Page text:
Skip to main content

Boreal Community Media

American Rescue Plan funding could help create 400 Duluth housing units

Dec 01, 2021 05:50AM ● By Editor

The City of Duluth is looking for developers who want to create affordable housing with help from American Rescue Plan funding. |  Photo: WDIO-TV file

By Jon Ellis from WDIO-TV - November 30, 2021

It's an opportunity that Duluth has never had before: The city is looking for developers who want to create affordable housing with help from federal American Rescue Plan funding.

The city has committed $19.2 million of its ARP funding for affordable housing, and the dollars do not come with as many requirements as most other money for housing. The city plans to choose up to four developers with the hope of creating about 400 new housing units by May 2024.

Jason Hale, the Senior Housing Developer for the City of Duluth, says they've never had this amount of money to work with.

"The really exciting thing about this amount of money is that we're basically jump-starting projects that may have happened over the next four or five years but the need is now, so this enables us to get them going now and get more affordability in them than otherwise they would have," he said.

The funding will cover a portion of the project costs, and developers will cover the rest through traditional means such as mortgages. Hale explained that the ARP funding could help convert projects that might've been constructed as market-rate housing to affordable housing instead.

"They could do an entirely market-rate project. What we're offering here is to partner with them to build that same project but then buy the rents down effectively for an extended period of time so they're affordable to more people. That works well, I think, for both of us. That helps as a city secure more affordable housing units. That also helps them have better odds of renting their units out because the reality is if they can offer them at lower rents, there would be more people who would probably be interested in renting those apartment units, so I think it's a win-win in that sense," he said.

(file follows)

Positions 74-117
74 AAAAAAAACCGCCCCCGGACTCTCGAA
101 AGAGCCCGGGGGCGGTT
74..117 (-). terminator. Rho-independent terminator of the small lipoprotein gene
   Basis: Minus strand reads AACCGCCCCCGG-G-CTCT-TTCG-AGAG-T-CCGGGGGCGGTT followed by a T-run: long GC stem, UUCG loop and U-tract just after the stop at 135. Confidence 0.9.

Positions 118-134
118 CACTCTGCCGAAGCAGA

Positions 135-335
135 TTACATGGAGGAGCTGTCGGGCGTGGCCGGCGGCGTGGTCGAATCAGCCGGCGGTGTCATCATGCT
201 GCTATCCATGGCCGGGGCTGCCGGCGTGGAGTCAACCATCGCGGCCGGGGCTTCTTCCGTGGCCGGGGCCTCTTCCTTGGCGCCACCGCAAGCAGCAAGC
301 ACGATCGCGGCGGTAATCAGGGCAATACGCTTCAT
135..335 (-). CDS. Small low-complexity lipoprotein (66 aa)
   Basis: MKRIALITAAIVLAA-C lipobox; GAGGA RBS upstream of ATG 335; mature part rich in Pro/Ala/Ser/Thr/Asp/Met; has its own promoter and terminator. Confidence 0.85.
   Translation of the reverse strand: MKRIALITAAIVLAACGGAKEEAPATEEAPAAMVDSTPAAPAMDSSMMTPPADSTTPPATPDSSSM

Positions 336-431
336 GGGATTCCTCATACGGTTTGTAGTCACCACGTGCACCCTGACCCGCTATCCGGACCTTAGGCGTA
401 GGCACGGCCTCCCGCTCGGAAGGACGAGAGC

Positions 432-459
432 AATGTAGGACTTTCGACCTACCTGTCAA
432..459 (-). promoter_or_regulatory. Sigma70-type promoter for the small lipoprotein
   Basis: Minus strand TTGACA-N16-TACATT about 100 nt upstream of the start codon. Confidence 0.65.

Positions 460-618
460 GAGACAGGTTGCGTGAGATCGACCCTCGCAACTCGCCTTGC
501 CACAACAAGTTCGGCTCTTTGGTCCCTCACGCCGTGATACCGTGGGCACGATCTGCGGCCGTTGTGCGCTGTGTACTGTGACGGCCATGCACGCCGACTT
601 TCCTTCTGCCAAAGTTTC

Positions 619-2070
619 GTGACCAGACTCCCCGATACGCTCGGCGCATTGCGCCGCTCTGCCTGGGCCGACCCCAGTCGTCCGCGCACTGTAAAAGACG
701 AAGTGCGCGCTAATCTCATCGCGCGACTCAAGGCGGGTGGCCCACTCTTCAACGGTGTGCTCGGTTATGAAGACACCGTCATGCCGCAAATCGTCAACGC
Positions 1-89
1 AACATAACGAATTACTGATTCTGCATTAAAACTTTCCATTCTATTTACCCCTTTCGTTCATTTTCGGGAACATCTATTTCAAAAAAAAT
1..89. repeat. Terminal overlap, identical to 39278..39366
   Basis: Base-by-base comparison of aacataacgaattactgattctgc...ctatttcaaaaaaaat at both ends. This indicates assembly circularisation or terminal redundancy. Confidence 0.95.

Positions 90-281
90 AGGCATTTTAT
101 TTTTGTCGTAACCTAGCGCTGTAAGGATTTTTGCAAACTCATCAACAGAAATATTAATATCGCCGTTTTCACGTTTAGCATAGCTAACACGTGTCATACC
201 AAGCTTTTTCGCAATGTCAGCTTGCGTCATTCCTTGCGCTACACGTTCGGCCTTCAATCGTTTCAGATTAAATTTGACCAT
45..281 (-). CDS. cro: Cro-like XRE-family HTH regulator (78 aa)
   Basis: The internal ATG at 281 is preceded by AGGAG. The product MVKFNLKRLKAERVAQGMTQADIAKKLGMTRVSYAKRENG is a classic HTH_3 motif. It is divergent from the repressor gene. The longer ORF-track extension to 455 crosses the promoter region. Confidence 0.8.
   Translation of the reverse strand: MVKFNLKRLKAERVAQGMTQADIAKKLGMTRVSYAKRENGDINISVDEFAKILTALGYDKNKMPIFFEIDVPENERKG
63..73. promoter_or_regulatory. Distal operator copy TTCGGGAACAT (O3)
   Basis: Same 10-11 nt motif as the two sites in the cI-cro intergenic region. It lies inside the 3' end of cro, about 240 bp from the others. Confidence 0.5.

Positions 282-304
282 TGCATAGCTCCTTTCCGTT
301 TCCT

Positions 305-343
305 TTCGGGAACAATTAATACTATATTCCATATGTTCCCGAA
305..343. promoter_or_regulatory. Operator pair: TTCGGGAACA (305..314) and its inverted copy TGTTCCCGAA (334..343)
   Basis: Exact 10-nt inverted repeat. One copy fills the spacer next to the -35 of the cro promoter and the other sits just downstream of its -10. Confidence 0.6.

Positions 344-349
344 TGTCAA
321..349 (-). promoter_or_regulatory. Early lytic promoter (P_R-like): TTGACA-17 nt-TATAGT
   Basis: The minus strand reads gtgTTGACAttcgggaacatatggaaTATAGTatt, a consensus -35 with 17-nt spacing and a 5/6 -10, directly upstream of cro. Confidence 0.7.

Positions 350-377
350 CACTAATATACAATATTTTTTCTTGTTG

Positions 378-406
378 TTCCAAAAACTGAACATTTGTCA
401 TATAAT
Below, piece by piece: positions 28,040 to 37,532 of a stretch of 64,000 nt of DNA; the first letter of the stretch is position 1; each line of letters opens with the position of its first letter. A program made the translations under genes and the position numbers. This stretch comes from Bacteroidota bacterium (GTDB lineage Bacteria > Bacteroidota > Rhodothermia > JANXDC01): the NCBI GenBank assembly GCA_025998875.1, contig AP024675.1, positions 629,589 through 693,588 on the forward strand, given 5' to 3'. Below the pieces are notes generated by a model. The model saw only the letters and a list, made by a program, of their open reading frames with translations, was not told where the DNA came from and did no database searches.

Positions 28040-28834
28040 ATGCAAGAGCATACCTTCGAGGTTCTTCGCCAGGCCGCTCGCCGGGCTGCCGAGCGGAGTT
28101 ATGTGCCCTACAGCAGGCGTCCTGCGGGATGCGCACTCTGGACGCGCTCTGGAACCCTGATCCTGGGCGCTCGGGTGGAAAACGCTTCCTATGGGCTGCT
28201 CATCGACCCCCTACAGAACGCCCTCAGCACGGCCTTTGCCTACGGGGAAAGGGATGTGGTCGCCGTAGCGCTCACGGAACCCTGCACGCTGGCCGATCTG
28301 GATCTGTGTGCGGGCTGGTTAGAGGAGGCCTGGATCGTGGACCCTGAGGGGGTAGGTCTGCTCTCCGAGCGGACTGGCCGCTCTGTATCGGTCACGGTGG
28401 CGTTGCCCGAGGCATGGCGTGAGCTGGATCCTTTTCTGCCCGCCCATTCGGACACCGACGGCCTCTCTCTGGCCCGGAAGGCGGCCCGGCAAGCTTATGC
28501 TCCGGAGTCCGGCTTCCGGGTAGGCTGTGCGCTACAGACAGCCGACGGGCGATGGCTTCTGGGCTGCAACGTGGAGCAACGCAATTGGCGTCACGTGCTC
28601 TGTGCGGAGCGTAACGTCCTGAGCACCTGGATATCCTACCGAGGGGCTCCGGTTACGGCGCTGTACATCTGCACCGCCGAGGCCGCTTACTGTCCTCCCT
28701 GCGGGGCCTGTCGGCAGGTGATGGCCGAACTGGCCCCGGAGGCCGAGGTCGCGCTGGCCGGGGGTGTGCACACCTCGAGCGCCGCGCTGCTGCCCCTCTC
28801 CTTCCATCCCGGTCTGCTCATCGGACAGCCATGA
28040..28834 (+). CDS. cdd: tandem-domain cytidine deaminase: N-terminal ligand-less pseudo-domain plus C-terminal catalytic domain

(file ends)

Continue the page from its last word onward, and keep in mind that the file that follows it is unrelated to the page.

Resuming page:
Hale said an ideal project would have more than 100 units and the majority would have rents that are considered affordable to people who earn less than 70% of the median income. However, Hale said projects of fewer than 100 units will be considered for projects that are good fits.

Projects would ideally be located in "qualified census tracts" identified by the Deparment of Housing and Urban Development as having been disproportionately impacted by the COVID-19 pandemic, since those areas have already been determined to be automatically eligible for ARP funding. The qualified census tracts cover portions of the Lincoln Park, Downtown, Central Hillside, East Hillside, Chester Park, and Kenwood neighborhoods.

Developers can also be propose projects outside of qualified census tracts but must provide evidence that the neighborhood was negatively impacted by the pandemic and show how the project would reduce that impact.

Hale said he anticipates receiving some proposals from developers he's already been working with but said they want to hear from any interested qualified developer. The decision on who gets the money will be made using a scoring process, and Hale said the best-case scenario is that they have a lot of projects to choose from.

He encouraged residents who are concerned about the need for more affordable housing to "be excited and have patience."

"These things take time. We're getting up and going as fast as we can. We know the need was yesterday but we have to go through these processes to make sure we're getting the best thing for our community as we can," he said.

The city is accepting proposals from qualified developers through January 30, 2022. More information is available in the city's request for proposals.

To see the original report and read related stories, follow this link to the WDIO-TV website.

Boreal Ship Spotter - larger view here